4. racemosa Leaves are circular to kidney-shaped. Numerous whitish blue flower1, are borne on a scape that often branches.
  5. resupinata A single, purple flower is borne on a scape. Bracts occur in pairs opposite each other and are fused forming a tube that encircles the scape.
  6. sandersoni The fan-shaped leaves are up to 0.8 in. (2 cm) long. One to 6 whitish to light blue flowers with violet streaks are produced in abundance the year around.
  7. simulans (Also known as U.fimbriata) One to 8 yellow or yellowish white flowers are borne on each scape. The sepal and bract margins are feathered (fimbriate).
  8. spiralis There are several varieties in this species. Leaves tend to be linear W> somewhat oval in shape and are up to 2.4 in. (6 cm) long. Flowers 1-15, usually violet with a bluish green, yellow, or white spot on the throat. Scape usually twines.
  9. subulata Two to 8 yellow to purple flowers with yellow-orange palates are borne on a zigzag scape. The bracts alternate on the scape. May have cleistogamous and/oi chasmogamous flowers.
  10. violacea Leaves at base of scape are linear with filaments bearing traps. Bracts are oblong, spurred and opposite on the scape. Flowers are violet.

Aquatic Species

  1. biflora Stems thread-like, usually forming mats. Hair-like leaves bear traps. The base of the bracts clasp the scape which bears 1-2 yellow flowers.
  2. floridana Thread-like leaves. Two to 8 yellow flowers are borne on a zigzag scape.
  3. geminiscapa May have both chasmogamous and cleistogamous flowers. Plant is similar to U. macrorhiza, but smaller. Forms a winter bud. Leaves are hair-like. Flowers yellow.
  4. gibba The hair-like leaves are alternate on the thread-like stems that often form tangled mats. One to 3 yellow flowers are borne on a scape that originates at the point from which several branches or stems radiate. Sometimes the branches creep along the bottom of shallow bodies of water. The rounded bracts partially clasp the scape. Ma\ form a winter bud.
  5. inflata Has 4-17 yellow flowers on a reddish scape that is kept afloat by a whoi I of 4-11 inflated structures attached to the middle of the scape. Each structure or float is widest at its mid-point and tapers to its point of attachment to the scape. (Photo 6-5) Tin-float also tapers from its midpoint to the free end which is finely dissected and beats traps. Floats may reach lengths of 5.5 in. (14 cm). Bracts are oblong, pointed and longet than wide. Produces tubers when the environment dries out and during the winter Winter buds may be formed.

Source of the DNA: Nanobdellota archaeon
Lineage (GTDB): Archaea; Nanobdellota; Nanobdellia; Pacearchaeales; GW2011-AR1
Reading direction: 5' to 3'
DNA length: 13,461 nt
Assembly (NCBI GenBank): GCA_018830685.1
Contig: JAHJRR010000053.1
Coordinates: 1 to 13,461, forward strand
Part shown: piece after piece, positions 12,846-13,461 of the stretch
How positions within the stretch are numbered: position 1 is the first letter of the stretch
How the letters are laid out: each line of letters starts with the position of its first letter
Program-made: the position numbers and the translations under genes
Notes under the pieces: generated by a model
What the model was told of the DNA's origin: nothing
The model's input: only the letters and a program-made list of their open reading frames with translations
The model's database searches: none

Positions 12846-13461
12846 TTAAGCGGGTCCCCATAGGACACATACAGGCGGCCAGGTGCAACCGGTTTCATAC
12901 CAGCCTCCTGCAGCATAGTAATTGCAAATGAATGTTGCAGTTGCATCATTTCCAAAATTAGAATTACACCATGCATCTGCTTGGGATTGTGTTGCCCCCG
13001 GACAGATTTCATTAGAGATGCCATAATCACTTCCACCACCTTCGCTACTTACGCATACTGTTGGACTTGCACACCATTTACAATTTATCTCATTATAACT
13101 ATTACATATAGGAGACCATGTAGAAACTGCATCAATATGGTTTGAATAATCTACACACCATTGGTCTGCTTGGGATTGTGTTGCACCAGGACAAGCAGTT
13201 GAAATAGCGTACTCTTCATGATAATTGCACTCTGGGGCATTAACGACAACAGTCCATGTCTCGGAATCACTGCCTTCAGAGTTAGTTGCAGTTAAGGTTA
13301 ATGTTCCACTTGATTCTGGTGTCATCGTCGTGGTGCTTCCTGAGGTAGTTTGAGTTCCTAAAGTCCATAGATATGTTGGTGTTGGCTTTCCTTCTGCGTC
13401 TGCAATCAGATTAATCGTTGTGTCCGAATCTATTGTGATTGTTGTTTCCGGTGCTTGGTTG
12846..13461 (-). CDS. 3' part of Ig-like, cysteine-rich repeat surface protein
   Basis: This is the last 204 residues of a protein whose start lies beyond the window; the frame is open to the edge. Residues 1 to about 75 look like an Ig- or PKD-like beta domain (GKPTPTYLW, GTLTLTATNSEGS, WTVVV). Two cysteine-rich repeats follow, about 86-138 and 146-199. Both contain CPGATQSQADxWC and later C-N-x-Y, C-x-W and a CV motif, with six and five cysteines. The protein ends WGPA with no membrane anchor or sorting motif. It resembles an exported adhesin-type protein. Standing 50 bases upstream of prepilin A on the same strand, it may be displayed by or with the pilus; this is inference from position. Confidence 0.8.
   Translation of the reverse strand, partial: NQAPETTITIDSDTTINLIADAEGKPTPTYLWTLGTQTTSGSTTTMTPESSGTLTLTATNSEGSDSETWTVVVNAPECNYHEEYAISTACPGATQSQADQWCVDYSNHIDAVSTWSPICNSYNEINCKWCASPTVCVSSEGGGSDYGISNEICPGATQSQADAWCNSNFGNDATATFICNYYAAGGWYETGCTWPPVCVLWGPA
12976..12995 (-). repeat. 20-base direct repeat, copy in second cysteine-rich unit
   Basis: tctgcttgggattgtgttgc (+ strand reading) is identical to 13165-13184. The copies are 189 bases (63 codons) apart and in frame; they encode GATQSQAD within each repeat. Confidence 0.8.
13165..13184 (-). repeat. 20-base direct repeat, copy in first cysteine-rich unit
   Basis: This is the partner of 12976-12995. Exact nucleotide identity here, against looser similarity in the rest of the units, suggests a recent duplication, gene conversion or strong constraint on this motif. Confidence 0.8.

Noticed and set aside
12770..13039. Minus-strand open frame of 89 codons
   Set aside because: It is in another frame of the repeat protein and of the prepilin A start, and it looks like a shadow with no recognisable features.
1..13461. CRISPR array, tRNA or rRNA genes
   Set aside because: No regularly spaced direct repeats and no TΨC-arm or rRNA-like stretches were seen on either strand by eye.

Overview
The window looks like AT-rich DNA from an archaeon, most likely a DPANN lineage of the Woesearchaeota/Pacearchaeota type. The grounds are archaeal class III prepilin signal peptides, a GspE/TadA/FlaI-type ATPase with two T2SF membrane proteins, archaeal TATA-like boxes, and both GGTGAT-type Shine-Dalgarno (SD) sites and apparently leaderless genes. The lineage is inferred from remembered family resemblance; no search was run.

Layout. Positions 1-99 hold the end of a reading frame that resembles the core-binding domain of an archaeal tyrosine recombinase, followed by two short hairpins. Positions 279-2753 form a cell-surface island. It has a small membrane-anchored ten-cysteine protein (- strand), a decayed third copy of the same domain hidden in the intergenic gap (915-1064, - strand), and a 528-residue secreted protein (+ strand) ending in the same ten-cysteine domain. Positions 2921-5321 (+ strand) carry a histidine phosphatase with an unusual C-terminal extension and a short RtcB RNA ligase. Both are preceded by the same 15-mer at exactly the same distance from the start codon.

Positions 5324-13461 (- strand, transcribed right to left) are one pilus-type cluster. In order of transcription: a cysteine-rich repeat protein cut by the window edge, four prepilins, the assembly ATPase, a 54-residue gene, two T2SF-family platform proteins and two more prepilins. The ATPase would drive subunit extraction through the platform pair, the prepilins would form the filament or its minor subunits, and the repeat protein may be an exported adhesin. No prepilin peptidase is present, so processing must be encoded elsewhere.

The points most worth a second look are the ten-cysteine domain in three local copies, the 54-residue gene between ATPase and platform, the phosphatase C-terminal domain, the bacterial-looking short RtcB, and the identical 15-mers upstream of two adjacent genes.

6. intermedia An aquatic which at times is anchored to the soil below the wain surface. Traps and leaves are borne on separate shoots. Has up to 6 yellow flowers. The middle of the bract is attached to the scape resulting in the formation of a lobe at tin-bottom. Forms a winter bud.
  7. macrorhiza (Also known as U. vulgaris, U. austrais and U. macrorhiza ssp. vulgaris) One of the larger bladderworts often exceeding 13 ft. (4 m) in length with the stem ocea sionally branching. Leaf margins have tiny bristles. Bracts occur singly on the scape. It has 6-25 yellow flowers which have brown or red streaks on the palate. Forms a winter bud.
  8. minor Thread-like stems usually form a jumbled mass. Has the same type of bracts as those of U. intermedia except they tend to be purplish. Tips of the leaves are serrated. Bears 2-9 yellow flowers. Forms a winter bud.
  9. purpurea Has 2-8 pinkish purple or white flowers that have 2 pouch-like lobes on their lower lip. Bracts are attached above their base to the scape. Whorls of branching stems which bear the traps grow from the central stem, giving the appearance of many wheels with spokes on a single axis.
  10. olivacea An extremely small plant. A single, white flower is found on each scape that is usually less than 1 in. (2.5 cm) high. A pair of leaves are located at the base of the scape with bracts alternating on it.

Epiphytic Species

  1. alpina Leaves long, narrow, and terminate in an attenuate tip. Up to 6 white flowers with yellow palates. White, oval-shaped, subterranean tubers are formed that can reach 2 in. (5 cm) in length and which turn green when exposed to light.
  2. endresii Leaves are up to 8.5 in. (22 cm) long and are similar to the leaves of U. alpina except they are narrower. Flowers are pale blue with yellow palates and number up to 6. The oval-shaped subterranean tubers are up to 0.5 in. (1.3 cm) long.
  3. longifolia Leaves similar to those of U. alpina. Produces no tubers and has up to 10 mauve flowers with yellow palates or violet flowers with an orange palate.
  4. reniformis Kidney-shaped leaf blade has a diameter of about 3 in. (7.5 cm) on a slender petiole that can reach 6.5 in. (17 cm) in length. Flowers are light violet with two, vertical yellow stripes on the palate. The tubers are almost spherical.
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  • Felix Hunter
    How to grow utricularia pubescens?
    5 years ago